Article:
1. As a white male of some size, I cannot begin to know your point of view as a black woman. As a teacher in the hood, I do understand pushing the “1”. I have been assaulted, verbally and physically, I have been threatened, I have been disrespected, cursed at, and ignored. Yet, when the heat of the moment has passed. I have never been willing to involve the police. Why? I think these kids have enough against them without tangling with the legal system. They probably will, anyway, but it will not be by my hand.

    I once had a student who had been in a gang, but had given it up and was trying to fly straight. He got picked up on probation violation one day after his eighteenth birthday and disappeared for three months. It turned out that he had been sitting in the police station for several hours with nobody to vouch for him. I told him that in my neighborhood (white, middle-class), when a kid gets in trouble with the police, a parent goes down to the station, bangs on the desk indignantly, and gets their kid out. I told him the system was not fair, and that he was being profiled because of his shaved head and his tats. I gave him my phone number, and told him if he ever landed in the police station again, he should call me and I’d go down there. He asked me if I thought that I was his designated white man. I said, I guess I am.

  2. Tressie, “1” I’m glad you are safe. “1” you/we deserve to choose safety without reservations. “1” Thank you for sharing this experience and making plain the process of being your complicated lovable self.

  3. Yup, many, many people in our nation need a “designated white man.” One of our “better” public schools here in Detroit (oh, some people not might realize “Detroit public school = 100% Black students) had more out-of-school suspensions last year than they have students, even though the official document lists about 10 lesser mediations/resolutions that can be used, and even though the principal knows at least 3 people who want to establish an in-school suspension system there, and even though we have a very active School-Board-in-Exile (elected but disempowered by emergency management) that wants to end the schools-to-prison pipeline. But we have to stay alive to fight these fights–which sometimes means hitting the last “1.” Thanks for this, Tressie.

  4. I’ve been in both places you mentioned here and it’s never easy. Chicago cab drivers often say they can’t take a credit card even though the city requires them to be able to do so, so having a black man lock me in a cab and scream at me is never a safe situation. The other was a domestic violence situation where he tried to stab me with scissors, yelled at me, and threw things so violently he destroyed drywall in my apartment and then went upstairs (we lived in the sane building) and called 911 on me ( yes, really ) and the cops threatened to throw ME in jail despite the way my apartment looked and the fact he weighed 300 lbs to my 170. I know how you feel. What kind of system fails us so completely we have to make these choices? And should these qualify as choices at all?

  5. You did the right thing. You showed him who was boss. Not him. Not the cop. You. Because you knew the right action to take to protect yourself and win. The taxi driver won’t be back to bother you as he’s on a police report. You’re not a traitor to black men for calling the cops.
    My african american history teacher in college said he was “rescued” as a young man by white college students who defended him against racists that had surrounded him. He said it changed his perspective… Years later when his son was shot and killed by gang crossfire, not because he was in a gang but because he got caught in the middle, all the lines blurred.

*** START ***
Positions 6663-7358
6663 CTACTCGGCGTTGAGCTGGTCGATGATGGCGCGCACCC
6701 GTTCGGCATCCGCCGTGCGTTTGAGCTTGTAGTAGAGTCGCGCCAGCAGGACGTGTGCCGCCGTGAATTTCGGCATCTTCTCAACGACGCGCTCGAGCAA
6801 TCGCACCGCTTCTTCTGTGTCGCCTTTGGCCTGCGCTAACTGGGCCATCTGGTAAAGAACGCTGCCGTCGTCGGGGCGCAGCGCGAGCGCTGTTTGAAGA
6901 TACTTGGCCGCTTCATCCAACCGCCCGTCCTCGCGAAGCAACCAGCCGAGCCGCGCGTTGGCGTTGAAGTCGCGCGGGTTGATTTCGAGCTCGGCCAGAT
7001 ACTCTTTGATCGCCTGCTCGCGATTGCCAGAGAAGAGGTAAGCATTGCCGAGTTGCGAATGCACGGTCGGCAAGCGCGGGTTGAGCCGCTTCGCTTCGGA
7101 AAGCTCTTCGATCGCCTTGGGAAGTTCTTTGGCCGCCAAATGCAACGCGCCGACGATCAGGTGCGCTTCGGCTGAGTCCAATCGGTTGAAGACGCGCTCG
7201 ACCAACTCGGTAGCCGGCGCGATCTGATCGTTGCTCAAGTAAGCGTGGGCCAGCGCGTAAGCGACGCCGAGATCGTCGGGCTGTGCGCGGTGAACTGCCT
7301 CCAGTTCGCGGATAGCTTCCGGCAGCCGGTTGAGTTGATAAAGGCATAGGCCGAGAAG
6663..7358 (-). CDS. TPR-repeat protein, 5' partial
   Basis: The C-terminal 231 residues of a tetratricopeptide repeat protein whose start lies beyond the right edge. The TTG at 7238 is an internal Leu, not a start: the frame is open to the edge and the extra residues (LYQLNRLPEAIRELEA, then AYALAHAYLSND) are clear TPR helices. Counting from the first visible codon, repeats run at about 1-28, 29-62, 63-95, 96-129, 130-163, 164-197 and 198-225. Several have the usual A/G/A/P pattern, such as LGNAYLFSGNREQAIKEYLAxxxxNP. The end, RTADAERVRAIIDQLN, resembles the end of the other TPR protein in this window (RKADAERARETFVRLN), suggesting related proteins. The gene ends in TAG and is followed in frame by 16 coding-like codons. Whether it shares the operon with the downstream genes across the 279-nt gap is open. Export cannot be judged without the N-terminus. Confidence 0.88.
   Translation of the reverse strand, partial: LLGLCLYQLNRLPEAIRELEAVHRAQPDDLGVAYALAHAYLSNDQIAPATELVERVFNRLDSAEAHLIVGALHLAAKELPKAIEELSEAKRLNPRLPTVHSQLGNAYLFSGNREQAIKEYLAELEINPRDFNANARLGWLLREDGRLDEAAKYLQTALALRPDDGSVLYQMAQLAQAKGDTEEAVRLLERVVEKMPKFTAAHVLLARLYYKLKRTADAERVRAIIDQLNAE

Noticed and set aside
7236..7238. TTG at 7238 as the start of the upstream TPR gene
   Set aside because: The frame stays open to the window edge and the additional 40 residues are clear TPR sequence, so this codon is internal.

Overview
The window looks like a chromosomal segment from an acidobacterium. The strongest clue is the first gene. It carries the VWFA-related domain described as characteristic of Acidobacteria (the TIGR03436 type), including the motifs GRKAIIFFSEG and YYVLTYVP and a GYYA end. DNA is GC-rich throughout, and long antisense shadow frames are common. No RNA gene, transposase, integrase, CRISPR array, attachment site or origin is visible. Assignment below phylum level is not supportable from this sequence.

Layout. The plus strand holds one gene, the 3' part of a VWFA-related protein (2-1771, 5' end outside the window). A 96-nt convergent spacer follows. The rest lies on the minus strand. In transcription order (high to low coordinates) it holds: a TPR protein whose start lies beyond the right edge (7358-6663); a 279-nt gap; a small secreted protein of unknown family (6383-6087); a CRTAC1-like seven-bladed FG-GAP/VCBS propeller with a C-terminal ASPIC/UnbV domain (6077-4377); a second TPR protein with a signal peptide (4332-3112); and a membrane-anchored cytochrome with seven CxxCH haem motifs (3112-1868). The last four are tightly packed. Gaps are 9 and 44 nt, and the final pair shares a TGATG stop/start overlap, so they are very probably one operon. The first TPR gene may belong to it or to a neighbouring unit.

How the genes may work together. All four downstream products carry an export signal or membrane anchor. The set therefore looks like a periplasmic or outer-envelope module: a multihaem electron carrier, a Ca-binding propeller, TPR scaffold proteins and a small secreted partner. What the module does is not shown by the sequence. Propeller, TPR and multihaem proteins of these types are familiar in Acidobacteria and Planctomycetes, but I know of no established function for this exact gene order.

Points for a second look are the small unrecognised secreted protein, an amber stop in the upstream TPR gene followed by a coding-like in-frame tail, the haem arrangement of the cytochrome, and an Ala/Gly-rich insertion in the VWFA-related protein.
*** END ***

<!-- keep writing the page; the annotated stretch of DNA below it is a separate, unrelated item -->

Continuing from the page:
1. Upon further thought and if you haven’t already filed a report with the taxi drivers company… you might want to. He shouldn’t be driving if he’s going to threaten passengers or call them names or try to hold them hostage. You shouldn’t have had to even pay for a bullshit ride like that. The company owes you an assurance that their drivers follow some kind of quality code and a refund.

  6. There doesn’t need to be insight to be worthy of posting. Thank you for posting and giving food for thought.

  7. As difficult as it must be, you have to protect yourself in the specific so that you can continue to work to reform the systems in general. If an injustice occurs as the result, you can (and I’m sure you would) work to right it.

  8. (this is a long silent hug from another black woman. our bellies and boobs and hair touch during this hug. i lay my head on your shoulders. or, since i am tall 5’10” tall, maybe you are mashed up on my chest somewhere. neither of us give the shits. because hugging is about fitting together as we are and accepting the specific geometry of our hug. the shape we make is good and holy. during this hug i do not say anything because there is nothing to say. instead we simply wrap our arms around our black women’s bodies and we breathe. and stay hugging. and just fucking breathe. we won’t let go until we have to. we won’t ever let go of each other. this is me hugging you and never letting you go. ever.)

  9. The fact that you remained relatively safe shows that you did the right thing. That is insight enough. Wrestling with the events in your mind later and this post just shows that you’re a compassionate person, which is why I like reading your work.

  10. I’m so sorry this happened to you. It must have been a frightening experience. And it obviously involved a bigger piece of your life, your existence, than this single specific incident. We can only ever make those decisions in that one moment of time, even when it feels like decades of life experience have all converged into that moment. It can be overwhelming. I’m glad you are safe.